Why the Bulls should take the risk and draft Michael Porter Jr.


Why the Bulls should take the risk and draft Michael Porter Jr.

Before Trae Young began rewriting the college basketball record book. Before Marvin Bagley was jumping out of gyms. Before Deandre Ayton was going for 20 and 10 in his sleep and before Mo Bamba and Jaren Jackson were blocking anything in their lanky vicinities, there was Michael Porter Jr. Though Bulls Nation is seemingly convinced he and the Bulls are a match made in heaven, and though they’re well aware of the talent and skill set he possesses, Porter Jr. has become the forgotten elite prospect of the 2018 class.

It stems, of course, from the back surgery Porter had in November – specifically, a microdiscetomy of the L3-L4 spinal discs – that threatened his freshman season after appearing in one game for 2 minutes. Missouri University said the procedure and three-to-four-month recovery time meant Porter would “likely cause him to miss the remainder of the season.” With millions of dollars on the line it was expected that Porter would bypass any opportunity to return and focus his efforts on the draft.

That didn’t happen. Porter returned in time for the SEC Tournament on March 8 and also played in the Tigers’ NCAA Tournament game against Florida State. Results varied, with Porter scoring a combined 28 points, grabbing 18 rebounds and shooting 9-for-29 in 51 minutes. It was clear Porter showed expected rust after having played 2 minutes of live game action since high school. But Porter played, showing he was at the very least healthy enough to gut it out in March and play alongside his brother, fellow first-round prospect Jontay. But before all that, and before the other top prospects earned their money (and went to school?), it was Porter who was the unanimous No. 1 pick in the class.

And that’s because he’s been on the NBA’s radar for the better part of four years. A member of USA Basketball since 2014, Porter started all five games for the 2016 U18 Team, averaging 15.8 points, 5.6 rebounds and 2.4 assists. That team won gold at the FIBA Americas U18 Championship in Chile. Porter was the leading scorer on a team that included Mo Bamba, Trae Young, Markelle Fultz and Hamidou Diallo. He played on the 2017 USA Junior National Select Team, and scored a game-high 19 points at the 2017 Nike Hoop Summit. He was named MVP in a game that featured Jaren Jackson, Wendell Carter and R.J. Barrett. Put another way: the game was loaded with talent, and Porter Jr. won MVP.

Porter Jr. also won MVP at the 2017 McDonald’s All-American Game over names like Deandre Ayton, Collin Sexton, Lonnie Walker IV, Kevin Knox and Tre Duval. All this came months after Porter led his Nathan Hale High School team to a 29-0 record and a 3A state title, averaging 36.2 points and 13.6 rebounds along the way. He was the Gatorade, USA Today AND Naismith National Player of the Year.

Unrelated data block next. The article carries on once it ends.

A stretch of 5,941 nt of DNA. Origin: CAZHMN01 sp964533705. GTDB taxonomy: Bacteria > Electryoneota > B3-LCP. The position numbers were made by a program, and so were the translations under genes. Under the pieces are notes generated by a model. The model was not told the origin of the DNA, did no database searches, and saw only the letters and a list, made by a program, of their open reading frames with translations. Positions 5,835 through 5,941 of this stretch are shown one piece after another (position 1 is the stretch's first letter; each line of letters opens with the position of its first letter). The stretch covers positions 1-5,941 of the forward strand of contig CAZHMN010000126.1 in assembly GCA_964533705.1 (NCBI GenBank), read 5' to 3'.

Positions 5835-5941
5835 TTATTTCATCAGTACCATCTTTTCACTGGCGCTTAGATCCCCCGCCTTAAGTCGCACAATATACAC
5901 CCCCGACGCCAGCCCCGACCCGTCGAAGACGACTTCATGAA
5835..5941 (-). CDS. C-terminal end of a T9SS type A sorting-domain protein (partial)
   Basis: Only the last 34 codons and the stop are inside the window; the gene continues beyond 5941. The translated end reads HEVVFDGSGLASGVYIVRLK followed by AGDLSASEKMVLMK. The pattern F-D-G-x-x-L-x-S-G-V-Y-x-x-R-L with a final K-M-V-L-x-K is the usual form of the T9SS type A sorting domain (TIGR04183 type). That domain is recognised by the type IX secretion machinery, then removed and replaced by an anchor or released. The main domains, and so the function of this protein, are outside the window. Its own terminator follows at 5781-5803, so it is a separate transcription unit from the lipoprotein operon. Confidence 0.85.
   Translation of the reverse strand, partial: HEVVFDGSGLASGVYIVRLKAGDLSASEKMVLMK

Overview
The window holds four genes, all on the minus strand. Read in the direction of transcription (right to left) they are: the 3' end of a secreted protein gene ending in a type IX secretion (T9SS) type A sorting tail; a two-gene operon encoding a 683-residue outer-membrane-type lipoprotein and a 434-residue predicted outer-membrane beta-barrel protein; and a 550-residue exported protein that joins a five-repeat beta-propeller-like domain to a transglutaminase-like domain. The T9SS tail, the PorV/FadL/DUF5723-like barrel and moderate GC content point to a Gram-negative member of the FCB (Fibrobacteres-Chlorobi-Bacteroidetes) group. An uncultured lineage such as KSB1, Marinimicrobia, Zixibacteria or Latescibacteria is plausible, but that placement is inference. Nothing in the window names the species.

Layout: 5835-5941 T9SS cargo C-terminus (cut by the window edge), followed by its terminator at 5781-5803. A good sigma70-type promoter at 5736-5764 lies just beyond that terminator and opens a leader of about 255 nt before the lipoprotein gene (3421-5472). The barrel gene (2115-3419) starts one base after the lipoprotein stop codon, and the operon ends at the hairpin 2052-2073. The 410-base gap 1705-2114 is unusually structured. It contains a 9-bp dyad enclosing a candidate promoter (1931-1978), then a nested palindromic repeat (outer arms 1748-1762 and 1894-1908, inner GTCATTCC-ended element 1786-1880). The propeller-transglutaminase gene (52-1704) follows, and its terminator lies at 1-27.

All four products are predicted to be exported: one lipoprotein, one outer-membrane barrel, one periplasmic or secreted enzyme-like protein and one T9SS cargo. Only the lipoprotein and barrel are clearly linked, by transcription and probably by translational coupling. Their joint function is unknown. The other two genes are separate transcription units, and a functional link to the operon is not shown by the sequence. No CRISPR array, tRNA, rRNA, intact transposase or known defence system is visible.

Got that all? He was the top prospect in the country for a reason.

And that’s because at 6-foot-10 Porter is equal parts perimeter scoring threat, bouncy athlete in transition, strong finisher in traffic and long defender with excellent timing. Remove questions about whether his back surgery will become a long-term issue and he becomes the perfect prospect.

It begins with his scoring prowess. Porter has NBA scoring title potential, and that’s not hyperbole. Going outside in, Porter has an unorthodox shooting stroke but made 47 percent of his 3-pointers as a high school senior. His Missouri/USA Basketball numbers weren’t as impressive, but the takeaway here is range won’t be an issue.

He can get his shot over just about anyone, and his midrange game is even better, whether it’s off the dribble or posting up. It isn’t the prettiest looking shot but it goes in more often than not. And where he, at 6-foot-10, lacks a tight, compact dribble he’s long, athletic and durable at the rim. He’s going to score at will when he gets to the rim. There are no weaknesses in his game as a scorer.

Porter’s perimeter skills on offense translate, too. He has good quickness and feet for his size and impressive length that will make him a versatile defender. He won’t be holding his own on the low block against Anthony Davis anytime soon, if ever, but he’s also going to succeed guarding his fair share of wings. He’s a magnet on the boards and is able to push in transition off those rebounds, which adds to his offensive skill set.